No, I think non-fiction is good. I have written a lot of non-fiction on these issues. The Cambridge University Press is publishing a collection of essays on understanding the Anthropocene [an unofficial unit of geologic time used to describe humanity’s impact on Earth]. They got all the top experts from around the world. They also wrote to me saying they would like me to write. They had a very tight limit of 5,000 words. I thought to myself I could never say what I wanted to in the form of an essay. I have to find some other way. I said everything I wanted to about the Anthropocene in this rather short story. In fact, Sukanta Da (literary scholar and academic Sukanta Chaudhuri) just emailed me. He wants to translate it into Bangla, which is such a privilege for me.

'Manasamangal Kabya' is in many ways very much an environmental story

Amitav Ghosh

Your latest book, The Living Mountain, is a fable. Earlier, Jungle Nama was your first book in verse. What has inspired you to explore these genres for your fiction?

Good question. You know, I wrote a book called The Great Derangement which explores the whole question of artistic forms — literary forms in relation to our present planetary crisis — and the argument I make there is that the novel as a form in many ways is impermeable to climate change. It cannot really deal with climate change in very easy ways. And I said over there it has become necessary for writers to try and experiment with other forms. After I finished writing The Great Derangement, I followed my own advice and started reading other forms (of literature). When I say other forms, I mean, literally, I wanted to read in different languages and so on. Because I read Bangla I started reading the whole Mangal-Kabya literature, especially  Manasamangal Kabya. That had a really powerful effect on me because the Manasamangal Kabya is in many ways very much an environmental story. Manasa Debi actually represents in that kabya all the other beings of the forest. So, basically, the fundamental story from Manasamangal Kabya really completely captures the reality of climate change. Because Chand Sadagar is the merchant, he is there for profit, and Manasa Debi is the one who is restraining him. She speaks for the other beings, like snakes, but she also speaks for the weather.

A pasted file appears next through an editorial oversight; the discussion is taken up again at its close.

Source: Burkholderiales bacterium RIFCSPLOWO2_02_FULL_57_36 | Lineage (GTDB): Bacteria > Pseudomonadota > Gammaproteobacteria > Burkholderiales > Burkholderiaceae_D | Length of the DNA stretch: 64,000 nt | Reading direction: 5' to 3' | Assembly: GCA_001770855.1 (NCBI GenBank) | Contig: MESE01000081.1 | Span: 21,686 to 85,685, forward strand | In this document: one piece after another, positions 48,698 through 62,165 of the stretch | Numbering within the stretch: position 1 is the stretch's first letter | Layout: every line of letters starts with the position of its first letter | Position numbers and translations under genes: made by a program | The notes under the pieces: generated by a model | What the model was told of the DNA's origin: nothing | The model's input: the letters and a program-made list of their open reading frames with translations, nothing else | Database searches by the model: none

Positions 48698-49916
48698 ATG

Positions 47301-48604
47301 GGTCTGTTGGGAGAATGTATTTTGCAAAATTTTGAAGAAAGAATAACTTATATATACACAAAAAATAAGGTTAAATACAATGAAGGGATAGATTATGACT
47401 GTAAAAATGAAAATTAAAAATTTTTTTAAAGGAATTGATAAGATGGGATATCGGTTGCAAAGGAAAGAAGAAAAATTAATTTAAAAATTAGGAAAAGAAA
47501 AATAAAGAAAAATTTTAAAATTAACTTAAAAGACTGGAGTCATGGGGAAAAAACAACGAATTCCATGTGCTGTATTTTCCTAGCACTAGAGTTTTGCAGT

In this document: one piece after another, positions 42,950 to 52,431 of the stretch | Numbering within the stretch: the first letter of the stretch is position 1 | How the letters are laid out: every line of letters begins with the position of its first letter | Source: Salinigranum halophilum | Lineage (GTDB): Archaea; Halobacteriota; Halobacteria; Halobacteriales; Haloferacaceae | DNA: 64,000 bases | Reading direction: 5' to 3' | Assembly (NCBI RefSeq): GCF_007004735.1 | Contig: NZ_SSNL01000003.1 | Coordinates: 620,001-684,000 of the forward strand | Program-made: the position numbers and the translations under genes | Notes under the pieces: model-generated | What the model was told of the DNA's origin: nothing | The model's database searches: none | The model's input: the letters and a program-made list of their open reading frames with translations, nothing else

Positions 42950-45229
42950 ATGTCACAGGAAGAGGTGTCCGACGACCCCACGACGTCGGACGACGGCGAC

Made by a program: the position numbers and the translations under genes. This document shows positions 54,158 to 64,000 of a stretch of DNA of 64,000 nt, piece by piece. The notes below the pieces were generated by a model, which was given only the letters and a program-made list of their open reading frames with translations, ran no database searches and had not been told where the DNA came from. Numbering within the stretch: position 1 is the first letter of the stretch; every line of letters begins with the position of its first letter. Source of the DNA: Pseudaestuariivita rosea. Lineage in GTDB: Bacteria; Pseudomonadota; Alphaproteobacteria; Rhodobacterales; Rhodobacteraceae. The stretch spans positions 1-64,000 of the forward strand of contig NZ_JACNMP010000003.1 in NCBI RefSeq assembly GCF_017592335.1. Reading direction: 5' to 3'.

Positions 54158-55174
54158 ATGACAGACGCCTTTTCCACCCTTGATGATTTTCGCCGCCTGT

In a way, Manasamangal Kabya presents a much more realistic picture of Bengal, of the environment of Bengal, than anything you would read today. So, that had a profound impact on me and I started to think about other ways to write. As you know, Manasamangal Kabya is written in Poyar (meter). So I wanted to write in Poyar. And, of course, I was familiar with the legend of Bon Bibi. I decided to adopt the legend of Bon Bibi and do something else but in verse. So I made a version of Poyar in English and collaborated with… artists like Salman Toor (for the artwork). Salman has now become one of the famous artists in the world. His works are selling and setting records. He has had major shows at The Whitney, New York.

A heatwave is a perfect example of what a certain critic calls ‘slow violence’, and that is so hard to capture

Amitav Ghosh

You have written that to fictionalise the reality of climate change one has to capture the stark uncanny of it all. But in doing so, particularly, in climate fiction movies, we see that they turn out to be a spectacle. So, how does one manage to bridge this gap and find a middle ground?

It is very hard, you know. As I said, the way that fiction is set up, it’s difficult to deal with events that are unusual or extraordinary. So I began the book, The Great Derangement, with something that happened to me as a student in Delhi. I was hit by a tornado at a time when nobody knew what tornadoes were. I tried to write about it in fiction and it was very difficult but it’s not impossible, you know. For example, I always think one of the beautifully structured works of art is Satyajit Ray’s Pather Panchali. One of the amazing things over there is how he uses the monsoon to divide his story into two halves….